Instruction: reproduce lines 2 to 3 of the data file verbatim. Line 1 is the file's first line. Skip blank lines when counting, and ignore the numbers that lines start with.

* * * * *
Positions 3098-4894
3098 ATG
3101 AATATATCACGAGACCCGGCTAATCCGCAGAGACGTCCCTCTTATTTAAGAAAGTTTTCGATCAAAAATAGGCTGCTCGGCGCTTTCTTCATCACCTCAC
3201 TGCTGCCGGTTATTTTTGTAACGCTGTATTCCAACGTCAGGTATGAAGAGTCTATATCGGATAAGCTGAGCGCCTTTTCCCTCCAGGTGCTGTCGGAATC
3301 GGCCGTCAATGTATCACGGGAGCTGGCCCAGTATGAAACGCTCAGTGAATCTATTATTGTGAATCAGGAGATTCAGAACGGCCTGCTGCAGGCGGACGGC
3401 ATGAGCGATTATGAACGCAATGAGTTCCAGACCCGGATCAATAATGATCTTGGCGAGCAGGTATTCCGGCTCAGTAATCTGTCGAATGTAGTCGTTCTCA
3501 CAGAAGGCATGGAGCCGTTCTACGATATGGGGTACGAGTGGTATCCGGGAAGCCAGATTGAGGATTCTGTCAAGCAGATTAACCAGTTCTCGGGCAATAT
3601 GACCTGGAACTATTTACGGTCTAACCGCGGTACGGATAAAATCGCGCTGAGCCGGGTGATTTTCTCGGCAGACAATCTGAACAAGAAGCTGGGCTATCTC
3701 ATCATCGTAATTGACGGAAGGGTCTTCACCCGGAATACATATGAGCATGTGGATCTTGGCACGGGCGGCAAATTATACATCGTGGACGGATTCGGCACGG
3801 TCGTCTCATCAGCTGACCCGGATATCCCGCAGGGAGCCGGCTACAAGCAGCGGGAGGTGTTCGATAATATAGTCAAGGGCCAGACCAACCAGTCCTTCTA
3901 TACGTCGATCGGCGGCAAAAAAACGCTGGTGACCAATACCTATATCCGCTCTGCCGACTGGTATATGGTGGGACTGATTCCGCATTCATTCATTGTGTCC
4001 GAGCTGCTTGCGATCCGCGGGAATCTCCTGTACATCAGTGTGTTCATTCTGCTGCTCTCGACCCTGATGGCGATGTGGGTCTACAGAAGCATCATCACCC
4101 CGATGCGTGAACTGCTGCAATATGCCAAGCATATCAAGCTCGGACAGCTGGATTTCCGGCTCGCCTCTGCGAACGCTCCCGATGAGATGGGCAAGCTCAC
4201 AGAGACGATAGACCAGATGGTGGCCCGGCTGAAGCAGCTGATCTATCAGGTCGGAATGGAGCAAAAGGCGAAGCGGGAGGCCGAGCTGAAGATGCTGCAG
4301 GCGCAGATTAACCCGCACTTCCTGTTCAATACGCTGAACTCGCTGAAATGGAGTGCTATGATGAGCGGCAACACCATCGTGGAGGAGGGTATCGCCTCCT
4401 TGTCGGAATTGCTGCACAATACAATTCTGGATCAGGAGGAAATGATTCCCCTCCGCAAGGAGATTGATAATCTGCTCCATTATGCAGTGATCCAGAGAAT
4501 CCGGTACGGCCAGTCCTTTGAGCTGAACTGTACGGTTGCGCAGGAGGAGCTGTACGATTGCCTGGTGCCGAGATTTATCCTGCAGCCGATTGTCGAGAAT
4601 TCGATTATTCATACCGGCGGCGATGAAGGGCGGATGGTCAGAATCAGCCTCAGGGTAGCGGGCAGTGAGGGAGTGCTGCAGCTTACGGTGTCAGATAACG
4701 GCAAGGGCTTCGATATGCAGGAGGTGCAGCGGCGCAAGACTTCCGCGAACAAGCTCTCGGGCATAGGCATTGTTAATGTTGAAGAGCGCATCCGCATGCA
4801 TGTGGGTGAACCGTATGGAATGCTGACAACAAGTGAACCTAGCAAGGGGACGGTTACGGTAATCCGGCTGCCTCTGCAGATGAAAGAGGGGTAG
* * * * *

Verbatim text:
3098 ATG
3101 AATATATCACGAGACCCGGCTAATCCGCAGAGACGTCCCTCTTATTTAAGAAAGTTTTCGATCAAAAATAGGCTGCTCGGCGCTTTCTTCATCACCTCAC